PD-1 mutants in binding PD-L1 by FACS

Based on our prediction by MD simulations and in silico mutagenesis approach (Fig. 9a), we proposed a list of mutants (Fig. 9b) which may improve the binding affinity to its ligand hPD-L1. The mutants can be divided into three categories based on their distances to hPD-L1 at the crystal structure (4ZQK) (Fig. 9b). The mutated sites at mutants Q75F, K78 L, K78 W, A132L had distances less than 4.5 Å to hPD-L1, but the mutated sites at mutants K135 M, M70I, A129H, S87 W, E84F had distances between 4.5 Å to 6 Å to hPD-L1 (Fig. 9b). The mutated residue at mutant E61V was not able to interact with hPD-L1 because it was 10 Å to hPD-L1. To investigate the ligand binding ability, the predicted mutants were expressed in HEK-293 T cells and their hPD-L1 binding levels were measured (Fig. 10). We determined hPD-L1 binding abilities of hPD-1 mutants as had been described for PD-1/PD-L1 binding experiment [29]. The binding abilities of each mutant and WT hPD-1 were indicated by MFI value in different hPD-L1 concentrations as shown in Fig. 10a and c. The experiments were performed for four times to avoid random bias (Fig. 10d and e ). The MFI value of each mutant in binding to hPD-L1 was standardized to WT hPD-1, and the standardized MFI values were indicated as the relative hPD-L1 binding potency (RP), which was the ratio of the averaged MFI value of hPD-1 mutant to WT hPD-1 at 100 μM, where the averaged MFI value was calculated from four independent measurements (Fig. 10e). As shown in (Fig. 10e), A132L and S87 W had two folds of PD-L1 binding affinity than WT PD-1, and the RP values were 2.9 and 2 respectively. The mutants K135 M, A129H and M70I also improved the binding of hPD-L1 with a p-value < 0.05 (Fig. 10e1), and their RPs were 1.44, 1.23 and 1.19 respectively. However, five other mutants (E61V, Q75F, K78 L, K78 W, E84F) decreased the binding ability of the PD-1 variants in binding hPD-L1. Among them, the mutations at K78, located in the ligand binding interface, decreased the hPD-L1 binding significantly at the P-value of 0.01 levels. The RP values between these mutants and WT PD-1 were statistically significant, which indicates that these predicted sites were important to the ligand binding of PD-1, even though the site (E61) was remote to PD-L1 in the crystal structure (Fig. 9b).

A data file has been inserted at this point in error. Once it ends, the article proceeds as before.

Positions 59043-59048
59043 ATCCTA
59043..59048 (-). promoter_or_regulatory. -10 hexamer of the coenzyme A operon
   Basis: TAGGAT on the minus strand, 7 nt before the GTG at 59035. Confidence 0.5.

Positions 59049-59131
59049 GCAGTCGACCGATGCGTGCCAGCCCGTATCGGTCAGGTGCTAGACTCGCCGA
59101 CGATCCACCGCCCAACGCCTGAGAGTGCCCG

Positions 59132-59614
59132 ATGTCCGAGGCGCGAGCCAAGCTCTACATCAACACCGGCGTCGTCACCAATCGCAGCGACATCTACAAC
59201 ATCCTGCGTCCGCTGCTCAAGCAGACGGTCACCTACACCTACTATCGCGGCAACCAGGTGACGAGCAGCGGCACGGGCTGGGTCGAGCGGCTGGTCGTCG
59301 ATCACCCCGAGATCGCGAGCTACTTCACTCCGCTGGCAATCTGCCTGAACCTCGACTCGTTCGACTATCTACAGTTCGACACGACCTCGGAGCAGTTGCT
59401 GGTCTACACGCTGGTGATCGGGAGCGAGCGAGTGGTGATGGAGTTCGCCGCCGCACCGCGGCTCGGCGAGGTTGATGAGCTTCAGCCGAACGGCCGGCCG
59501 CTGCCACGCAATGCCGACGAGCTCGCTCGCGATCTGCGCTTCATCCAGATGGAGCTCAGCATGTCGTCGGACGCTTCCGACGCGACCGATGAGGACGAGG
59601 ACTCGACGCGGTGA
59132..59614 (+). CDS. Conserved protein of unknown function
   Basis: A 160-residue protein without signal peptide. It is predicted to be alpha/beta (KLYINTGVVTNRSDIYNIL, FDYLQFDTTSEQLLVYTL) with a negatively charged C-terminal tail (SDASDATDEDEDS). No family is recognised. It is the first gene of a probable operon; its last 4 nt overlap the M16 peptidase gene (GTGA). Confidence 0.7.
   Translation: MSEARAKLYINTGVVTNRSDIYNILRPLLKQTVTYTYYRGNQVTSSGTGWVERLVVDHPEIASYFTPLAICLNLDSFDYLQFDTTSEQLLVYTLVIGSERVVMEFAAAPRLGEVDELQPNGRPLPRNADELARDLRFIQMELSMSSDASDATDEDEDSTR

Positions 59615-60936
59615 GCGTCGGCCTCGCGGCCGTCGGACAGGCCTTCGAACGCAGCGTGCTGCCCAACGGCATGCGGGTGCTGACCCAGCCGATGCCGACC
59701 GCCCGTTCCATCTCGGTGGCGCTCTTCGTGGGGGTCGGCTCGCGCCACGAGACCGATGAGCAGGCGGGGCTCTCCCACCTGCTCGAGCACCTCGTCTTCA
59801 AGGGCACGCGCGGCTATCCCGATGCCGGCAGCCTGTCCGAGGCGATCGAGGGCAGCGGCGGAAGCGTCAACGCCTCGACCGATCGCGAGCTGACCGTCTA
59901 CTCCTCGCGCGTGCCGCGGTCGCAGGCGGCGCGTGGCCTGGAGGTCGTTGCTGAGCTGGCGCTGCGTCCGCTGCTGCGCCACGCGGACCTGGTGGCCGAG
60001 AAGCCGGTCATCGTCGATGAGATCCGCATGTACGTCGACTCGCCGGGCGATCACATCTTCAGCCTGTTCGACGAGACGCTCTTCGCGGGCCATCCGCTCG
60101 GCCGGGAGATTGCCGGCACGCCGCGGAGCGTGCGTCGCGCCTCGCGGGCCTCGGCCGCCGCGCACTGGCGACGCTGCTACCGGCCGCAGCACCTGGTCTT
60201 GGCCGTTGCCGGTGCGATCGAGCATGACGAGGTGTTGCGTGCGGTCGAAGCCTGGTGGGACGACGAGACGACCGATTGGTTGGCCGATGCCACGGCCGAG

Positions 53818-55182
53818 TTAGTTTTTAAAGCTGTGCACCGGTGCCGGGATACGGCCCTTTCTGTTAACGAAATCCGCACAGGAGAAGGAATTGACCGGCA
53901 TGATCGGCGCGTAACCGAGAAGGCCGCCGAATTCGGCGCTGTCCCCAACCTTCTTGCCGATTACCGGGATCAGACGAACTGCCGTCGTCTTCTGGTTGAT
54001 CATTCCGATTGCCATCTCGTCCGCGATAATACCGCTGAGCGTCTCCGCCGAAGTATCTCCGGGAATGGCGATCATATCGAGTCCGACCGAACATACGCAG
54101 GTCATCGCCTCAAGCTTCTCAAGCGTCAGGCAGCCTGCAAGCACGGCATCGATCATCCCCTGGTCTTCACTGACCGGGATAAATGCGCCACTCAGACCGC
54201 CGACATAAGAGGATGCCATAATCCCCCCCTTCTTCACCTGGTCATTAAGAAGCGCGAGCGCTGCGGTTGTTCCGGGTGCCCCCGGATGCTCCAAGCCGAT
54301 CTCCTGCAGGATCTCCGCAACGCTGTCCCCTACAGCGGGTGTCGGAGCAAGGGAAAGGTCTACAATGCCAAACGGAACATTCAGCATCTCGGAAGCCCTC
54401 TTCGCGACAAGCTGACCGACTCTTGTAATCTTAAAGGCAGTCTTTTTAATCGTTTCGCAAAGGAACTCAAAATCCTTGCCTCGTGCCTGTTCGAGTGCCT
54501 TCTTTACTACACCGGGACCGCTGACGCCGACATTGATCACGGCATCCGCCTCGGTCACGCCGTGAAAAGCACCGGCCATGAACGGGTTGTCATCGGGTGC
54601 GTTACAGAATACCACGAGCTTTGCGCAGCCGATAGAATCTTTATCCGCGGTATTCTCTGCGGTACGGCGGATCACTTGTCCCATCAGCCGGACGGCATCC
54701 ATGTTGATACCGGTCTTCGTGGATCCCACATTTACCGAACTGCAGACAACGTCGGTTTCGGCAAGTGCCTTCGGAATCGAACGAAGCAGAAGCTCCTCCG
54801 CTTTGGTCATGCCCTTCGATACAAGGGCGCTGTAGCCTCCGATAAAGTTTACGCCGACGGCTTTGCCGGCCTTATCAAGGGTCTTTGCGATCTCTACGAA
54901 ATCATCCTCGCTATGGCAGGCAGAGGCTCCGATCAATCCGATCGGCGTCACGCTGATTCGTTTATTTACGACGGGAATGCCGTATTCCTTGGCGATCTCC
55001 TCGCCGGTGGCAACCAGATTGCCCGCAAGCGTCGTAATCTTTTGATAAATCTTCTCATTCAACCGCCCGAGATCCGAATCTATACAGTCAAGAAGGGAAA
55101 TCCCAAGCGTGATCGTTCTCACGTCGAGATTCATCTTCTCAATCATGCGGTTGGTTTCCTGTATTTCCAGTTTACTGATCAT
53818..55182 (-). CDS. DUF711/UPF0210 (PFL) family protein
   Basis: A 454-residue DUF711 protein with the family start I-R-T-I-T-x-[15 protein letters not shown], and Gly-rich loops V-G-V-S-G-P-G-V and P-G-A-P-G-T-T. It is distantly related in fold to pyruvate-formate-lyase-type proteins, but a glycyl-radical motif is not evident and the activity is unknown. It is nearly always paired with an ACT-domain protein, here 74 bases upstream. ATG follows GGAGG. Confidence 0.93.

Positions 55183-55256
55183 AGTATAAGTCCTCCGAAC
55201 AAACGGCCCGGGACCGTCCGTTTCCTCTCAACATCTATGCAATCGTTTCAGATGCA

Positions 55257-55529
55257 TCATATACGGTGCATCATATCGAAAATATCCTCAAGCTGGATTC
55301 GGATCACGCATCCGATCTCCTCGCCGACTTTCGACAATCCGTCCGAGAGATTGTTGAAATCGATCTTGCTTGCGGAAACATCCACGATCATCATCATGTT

Fig. 10
figure10

The hPD-L1 binding ability of hPD-1 mutants. The binding of hPD-1 mutants with hPD-L1-Fc were measured by FACS. a, c Representative flow cytometry analyses of hPD-L1 binding to the HEK-293 T cells expressing WT hPD-1 or the mutants. b, d The binding affinity between hPD-1 mutants and hPD-L1 at different protein concentrations. Each point represents the mean ± S.E. of four independent measurements. e1,e2 Relative PD-L1 binding potency (RP) values of the hPD-1 mutants. (mean ± S.E., n = 4). *, p < 0.05; **, p < 0.01 versus PD-1 (dashed line). RP is the ratio of the averaged MFI value of hPD-1 mutant to WT hPD-1 at 100 μM. The averaged MFI value was calculated from four independent measurements

Discussion

PD-1 has recently been one of the most successful clinical targets in immunotherapy [2], since the modulation of the PD-1/PD-L1 pathway can significantly promote the tumor clearance by immune system for a broad cancer types. Up to date, five antibody drugs targeting the PD-1/PD-L1 axis were approved by FDA. Many peptides and even small molecule modulators of the target have been under development [30, 31]. Although the PD-1/PD-L1 related drugs have been successfully applied in clinic and several modulators showed bioactivities, the structural properties of hPD-1/PD-L1 and its binding mechanism in molecular level still needs to be studied. For example, whether the PD-1 molecule goes through a conformational change from its apo state to a ligand bound state? Which residues are responsible for the protein-protein interactions, or have potential to be mutated for binding affinity enhancement? To elucidate those questions, we performed conventional molecular dynamics in four different systems: hPD-1, mPD-1, hPD-1/PD-L1 complex, mPD-1/PD-L1 complex in the present study.

Interactions to stabilize the integrity of the structures

MD trajectories demonstrated that the overall conformation of hPD-1 was more flexible than mPD-1 no matter in apo or ligand bound state. This can be subject to the number of the intra-molecular interactions in PD-1 structures. In hPD-1 molecule, only 3 pairs of interactions (E46-R115; R94-D117; D85-K78) had contact energies greater than − 10 kcal/mol, whereas in mPD-1 molecule there were 6 pairs of interactions (R94-D117m; R115-E146m; E46-R147m;R33-E135m; E46-R115m; E61-R103m) which maintained the stability of the structure. In order to observe the influence of the interactions on the structural stabilization, several sites (E46Am, R94Am, R115Am, E135Am in mPD-1, and E46A, R94A in hPD-1) were mutated by in silico approach, which did not alter the total net charges of PD-1 molecules but broke the relevant interactions. The results showed that the structure of the mutants (E46A/R94A/R115A/E135Am and E46A/R94A) were unstable when compared to the wild type PD-1 s (Additional file 1: Figure S6). The mutagenesis results confirmed that some charged intramolecular interactions contribute to the structural stability. Therefore, considering the importance in structure integrity of these charged residues, mutagenesis experiment occurring on such sites is suggested to be avoided.